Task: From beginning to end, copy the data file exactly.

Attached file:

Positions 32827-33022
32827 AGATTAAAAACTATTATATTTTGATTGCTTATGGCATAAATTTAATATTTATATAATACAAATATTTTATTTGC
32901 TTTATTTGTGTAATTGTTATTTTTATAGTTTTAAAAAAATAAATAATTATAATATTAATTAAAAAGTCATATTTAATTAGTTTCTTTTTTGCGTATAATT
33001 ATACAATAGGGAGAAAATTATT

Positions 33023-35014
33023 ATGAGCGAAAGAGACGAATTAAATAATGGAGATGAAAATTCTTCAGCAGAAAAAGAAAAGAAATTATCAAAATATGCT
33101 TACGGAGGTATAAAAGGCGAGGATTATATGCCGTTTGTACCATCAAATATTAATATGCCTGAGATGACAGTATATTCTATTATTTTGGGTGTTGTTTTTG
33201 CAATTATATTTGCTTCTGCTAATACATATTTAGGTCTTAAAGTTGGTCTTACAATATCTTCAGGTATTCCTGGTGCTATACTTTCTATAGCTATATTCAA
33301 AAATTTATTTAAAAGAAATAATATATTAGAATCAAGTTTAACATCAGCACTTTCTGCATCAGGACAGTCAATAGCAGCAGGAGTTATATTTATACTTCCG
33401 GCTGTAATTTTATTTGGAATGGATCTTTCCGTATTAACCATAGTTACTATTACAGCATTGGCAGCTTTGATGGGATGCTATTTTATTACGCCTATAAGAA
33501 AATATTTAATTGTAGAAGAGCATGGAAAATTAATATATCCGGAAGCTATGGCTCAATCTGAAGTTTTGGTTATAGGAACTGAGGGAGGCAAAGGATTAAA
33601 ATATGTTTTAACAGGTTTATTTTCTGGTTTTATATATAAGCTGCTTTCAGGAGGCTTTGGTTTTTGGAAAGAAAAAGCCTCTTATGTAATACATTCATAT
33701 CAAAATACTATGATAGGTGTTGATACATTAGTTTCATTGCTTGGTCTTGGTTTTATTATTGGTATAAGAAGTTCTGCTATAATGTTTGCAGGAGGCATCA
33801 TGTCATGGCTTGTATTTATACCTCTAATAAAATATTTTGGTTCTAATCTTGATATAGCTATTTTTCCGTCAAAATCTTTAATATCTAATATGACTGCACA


Positions 32827-33022
32827 AGATTAAAAACTATTATATTTTGATTGCTTATGGCATAAATTTAATATTTATATAATACAAATATTTTATTTGC
32901 TTTATTTGTGTAATTGTTATTTTTATAGTTTTAAAAAAATAAATAATTATAATATTAATTAAAAAGTCATATTTAATTAGTTTCTTTTTTGCGTATAATT
33001 ATACAATAGGGAGAAAATTATT

Positions 33023-35014
33023 ATGAGCGAAAGAGACGAATTAAATAATGGAGATGAAAATTCTTCAGCAGAAAAAGAAAAGAAATTATCAAAATATGCT
33101 TACGGAGGTATAAAAGGCGAGGATTATATGCCGTTTGTACCATCAAATATTAATATGCCTGAGATGACAGTATATTCTATTATTTTGGGTGTTGTTTTTG
33201 CAATTATATTTGCTTCTGCTAATACATATTTAGGTCTTAAAGTTGGTCTTACAATATCTTCAGGTATTCCTGGTGCTATACTTTCTATAGCTATATTCAA
33301 AAATTTATTTAAAAGAAATAATATATTAGAATCAAGTTTAACATCAGCACTTTCTGCATCAGGACAGTCAATAGCAGCAGGAGTTATATTTATACTTCCG
33401 GCTGTAATTTTATTTGGAATGGATCTTTCCGTATTAACCATAGTTACTATTACAGCATTGGCAGCTTTGATGGGATGCTATTTTATTACGCCTATAAGAA
33501 AATATTTAATTGTAGAAGAGCATGGAAAATTAATATATCCGGAAGCTATGGCTCAATCTGAAGTTTTGGTTATAGGAACTGAGGGAGGCAAAGGATTAAA
33601 ATATGTTTTAACAGGTTTATTTTCTGGTTTTATATATAAGCTGCTTTCAGGAGGCTTTGGTTTTTGGAAAGAAAAAGCCTCTTATGTAATACATTCATAT
33701 CAAAATACTATGATAGGTGTTGATACATTAGTTTCATTGCTTGGTCTTGGTTTTATTATTGGTATAAGAAGTTCTGCTATAATGTTTGCAGGAGGCATCA
33801 TGTCATGGCTTGTATTTATACCTCTAATAAAATATTTTGGTTCTAATCTTGATATAGCTATTTTTCCGTCAAAATCTTTAATATCTAATATGACTGCACA